Could Haves, Should Haves

The founder of the Zoe Rose Memorial Foundation (and my mama friend) Keira Sorrells wrote a guest post for Preemie Babies 101 called “If Only I Had….”

As I read, I found myself nodding and sighing. I think every parent, both moms & dads, face this at some point after the loss of a child, or even during their illness. You rewind and think about every little detail, and what you missed.  As parents, we’re programmed to protect our child, and we [seemingly] failed at that when they are lost.  In the preemie world, most times there is nothing we really could have done to prevent the outcome.

It’s harder to grasp that concept, because we are human, we feel so passionately about being responsible for our own lives and actions….we take control, we are driven to work for anything we want out of life, and we honor, and fight with great ferocity for, our ability to CHOOSE [anything!].  When things end in tragedy, and it’s impossible to clarify WHY, we can’t just throw our hands up in the air and go “oh well”.  We feel responsible. I found myself doing the same things with Delilah.

Why didn’t I mention that she had been lethargic earlier?

She got sick a two days after I had left the hospital to spend a few days (2) at home with my other two children & husband.  I’d been there, camped out at the NICU, for 21 days…since our home was an hour and a half away from the hospital, I was fighting leaving every step of the way because if anything happened I’d likely be too far away to get there in time.  Of course, when she got sick those fears materialized into guilt. “I left her and now she’s dying. I should have been there.”  It didn’t matter that I had already been back when she got sick, it didn’t matter that her brother and sister and dad needed me too. It didn’t matter that I probably needed the break from that environment.  All that mattered was the fault I found in myself for leaving, and I was paying for it dearly.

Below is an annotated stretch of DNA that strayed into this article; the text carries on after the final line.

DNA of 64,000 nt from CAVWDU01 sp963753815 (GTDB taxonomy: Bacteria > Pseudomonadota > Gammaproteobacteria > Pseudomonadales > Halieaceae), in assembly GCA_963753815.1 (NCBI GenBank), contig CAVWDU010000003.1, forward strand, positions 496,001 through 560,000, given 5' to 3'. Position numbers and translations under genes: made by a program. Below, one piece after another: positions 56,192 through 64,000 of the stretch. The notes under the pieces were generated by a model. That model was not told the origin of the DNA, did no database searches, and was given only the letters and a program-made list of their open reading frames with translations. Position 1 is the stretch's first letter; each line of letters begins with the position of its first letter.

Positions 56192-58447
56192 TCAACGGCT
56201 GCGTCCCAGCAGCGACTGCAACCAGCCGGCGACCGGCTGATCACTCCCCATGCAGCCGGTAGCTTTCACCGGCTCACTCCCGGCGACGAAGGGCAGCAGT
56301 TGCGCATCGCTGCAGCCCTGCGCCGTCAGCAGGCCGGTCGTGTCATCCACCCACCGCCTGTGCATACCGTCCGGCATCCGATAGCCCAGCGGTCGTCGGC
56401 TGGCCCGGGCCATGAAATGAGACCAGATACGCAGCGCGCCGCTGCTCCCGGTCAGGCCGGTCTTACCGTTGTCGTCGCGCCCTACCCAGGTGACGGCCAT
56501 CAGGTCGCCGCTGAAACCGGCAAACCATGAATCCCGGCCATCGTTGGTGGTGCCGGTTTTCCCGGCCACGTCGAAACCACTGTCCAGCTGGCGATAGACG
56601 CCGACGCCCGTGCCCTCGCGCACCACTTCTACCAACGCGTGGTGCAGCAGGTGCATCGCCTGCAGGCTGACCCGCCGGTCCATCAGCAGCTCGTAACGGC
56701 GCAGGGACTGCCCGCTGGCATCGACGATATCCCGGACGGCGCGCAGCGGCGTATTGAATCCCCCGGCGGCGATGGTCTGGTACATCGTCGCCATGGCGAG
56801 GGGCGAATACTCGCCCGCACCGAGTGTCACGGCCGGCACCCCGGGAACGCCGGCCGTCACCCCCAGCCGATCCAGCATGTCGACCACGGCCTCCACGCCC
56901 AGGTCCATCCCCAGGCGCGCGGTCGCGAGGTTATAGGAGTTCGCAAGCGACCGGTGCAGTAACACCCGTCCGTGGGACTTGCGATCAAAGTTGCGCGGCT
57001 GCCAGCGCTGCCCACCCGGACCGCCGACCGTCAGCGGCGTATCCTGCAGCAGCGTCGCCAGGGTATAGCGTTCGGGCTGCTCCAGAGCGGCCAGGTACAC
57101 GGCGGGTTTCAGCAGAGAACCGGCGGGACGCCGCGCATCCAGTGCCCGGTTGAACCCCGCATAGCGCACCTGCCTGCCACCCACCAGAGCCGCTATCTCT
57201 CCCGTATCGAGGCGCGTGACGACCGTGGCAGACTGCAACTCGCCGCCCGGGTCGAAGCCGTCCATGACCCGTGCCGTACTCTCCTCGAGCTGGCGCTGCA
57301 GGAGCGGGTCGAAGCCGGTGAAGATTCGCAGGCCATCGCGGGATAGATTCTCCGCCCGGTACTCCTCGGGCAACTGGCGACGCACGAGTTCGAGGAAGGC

Was it rational? Of course not, but what the mind knows and what the heart feels are very different.

Why didn’t I know that I was sick? / Why didn’t I recognize the signs of pre-eclampsia? Then I could’ve noticed it earlier and we could have done something to minimize it and then she would maybe have been able to be in utero longer and would have had better chances of surviving….

IF………THEN….. only continually proves true in mathematical equations.  Life is just not ever going to work out as clear cut as that, because of all the factors involved, expected and not, explained and not, and circumstance.  You’ve heard of “the perfect storm”? Well, each case of a lost preemie baby is just that, the perfect storm of factors that effect the circumstances of that specific child.

Its normal to feel the guilt, and sometimes it gets the better of you, and Keira’s words here still ring true. I can’t tell you to not feel guilt, but I can agree with the fact that eventually you can choose to set it aside.  In any course of grieving you have to let yourself feel however you are feeling, rational or not.  So ride through the emotions, and point #2 she made is so true. Sometimes, even for a moment, focusing on the love that you had for your baby will bring solace.  It is and always will be there, and no one can take that from you, not even the could haves and should haves.

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